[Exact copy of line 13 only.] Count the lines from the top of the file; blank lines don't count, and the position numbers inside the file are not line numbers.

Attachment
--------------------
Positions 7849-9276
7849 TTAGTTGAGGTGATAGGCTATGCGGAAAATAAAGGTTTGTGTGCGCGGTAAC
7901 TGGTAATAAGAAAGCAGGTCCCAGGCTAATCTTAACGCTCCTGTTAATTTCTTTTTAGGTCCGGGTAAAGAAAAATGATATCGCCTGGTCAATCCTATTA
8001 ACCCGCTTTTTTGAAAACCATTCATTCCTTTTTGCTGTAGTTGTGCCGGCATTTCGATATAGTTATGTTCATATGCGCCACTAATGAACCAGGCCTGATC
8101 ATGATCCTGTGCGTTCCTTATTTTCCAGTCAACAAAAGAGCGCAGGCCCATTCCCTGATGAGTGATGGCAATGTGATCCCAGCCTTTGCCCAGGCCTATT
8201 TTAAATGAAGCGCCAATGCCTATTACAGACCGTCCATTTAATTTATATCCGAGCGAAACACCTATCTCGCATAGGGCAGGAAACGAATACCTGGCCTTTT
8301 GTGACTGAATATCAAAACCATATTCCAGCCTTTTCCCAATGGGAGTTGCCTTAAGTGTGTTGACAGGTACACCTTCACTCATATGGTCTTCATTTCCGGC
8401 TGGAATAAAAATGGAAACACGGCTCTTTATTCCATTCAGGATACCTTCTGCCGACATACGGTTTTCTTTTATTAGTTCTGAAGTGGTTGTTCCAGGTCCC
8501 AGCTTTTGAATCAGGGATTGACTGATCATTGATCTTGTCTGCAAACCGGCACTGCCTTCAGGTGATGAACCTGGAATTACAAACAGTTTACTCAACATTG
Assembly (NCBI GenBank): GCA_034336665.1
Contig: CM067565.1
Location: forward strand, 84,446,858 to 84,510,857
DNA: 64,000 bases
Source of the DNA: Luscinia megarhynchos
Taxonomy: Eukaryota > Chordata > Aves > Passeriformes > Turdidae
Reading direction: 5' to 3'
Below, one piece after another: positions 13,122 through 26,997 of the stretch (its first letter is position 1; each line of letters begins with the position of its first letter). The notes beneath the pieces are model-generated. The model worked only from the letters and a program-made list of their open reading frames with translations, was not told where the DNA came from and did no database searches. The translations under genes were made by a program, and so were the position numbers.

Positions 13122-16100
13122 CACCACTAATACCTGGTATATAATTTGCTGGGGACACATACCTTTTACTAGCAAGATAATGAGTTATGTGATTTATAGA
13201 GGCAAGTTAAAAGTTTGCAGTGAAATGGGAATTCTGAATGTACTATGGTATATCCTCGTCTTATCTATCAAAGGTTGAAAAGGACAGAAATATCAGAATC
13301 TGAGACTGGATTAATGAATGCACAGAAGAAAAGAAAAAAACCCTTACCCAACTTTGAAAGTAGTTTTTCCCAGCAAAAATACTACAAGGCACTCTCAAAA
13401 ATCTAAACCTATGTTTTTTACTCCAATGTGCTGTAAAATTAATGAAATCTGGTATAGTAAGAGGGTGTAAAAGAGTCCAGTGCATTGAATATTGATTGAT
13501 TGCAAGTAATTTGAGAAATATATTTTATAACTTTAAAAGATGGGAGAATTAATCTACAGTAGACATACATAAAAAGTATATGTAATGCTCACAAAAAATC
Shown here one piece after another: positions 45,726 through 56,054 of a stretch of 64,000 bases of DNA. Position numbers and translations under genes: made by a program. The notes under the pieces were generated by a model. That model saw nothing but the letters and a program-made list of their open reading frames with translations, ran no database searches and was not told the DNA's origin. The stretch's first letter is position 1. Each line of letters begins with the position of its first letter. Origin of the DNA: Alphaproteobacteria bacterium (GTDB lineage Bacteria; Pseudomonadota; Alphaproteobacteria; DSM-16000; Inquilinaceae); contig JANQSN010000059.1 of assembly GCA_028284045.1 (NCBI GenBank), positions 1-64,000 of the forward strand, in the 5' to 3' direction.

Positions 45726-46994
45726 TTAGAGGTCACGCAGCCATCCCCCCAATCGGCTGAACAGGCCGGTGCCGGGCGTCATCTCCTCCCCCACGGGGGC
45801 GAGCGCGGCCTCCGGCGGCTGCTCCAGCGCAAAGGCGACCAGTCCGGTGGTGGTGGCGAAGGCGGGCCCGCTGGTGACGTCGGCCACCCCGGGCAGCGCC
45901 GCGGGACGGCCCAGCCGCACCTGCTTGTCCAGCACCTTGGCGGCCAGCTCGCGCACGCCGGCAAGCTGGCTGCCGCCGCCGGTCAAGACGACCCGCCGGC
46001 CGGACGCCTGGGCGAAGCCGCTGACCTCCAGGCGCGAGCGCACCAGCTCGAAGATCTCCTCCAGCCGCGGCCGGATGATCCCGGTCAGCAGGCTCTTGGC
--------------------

DNA: 64,000 bases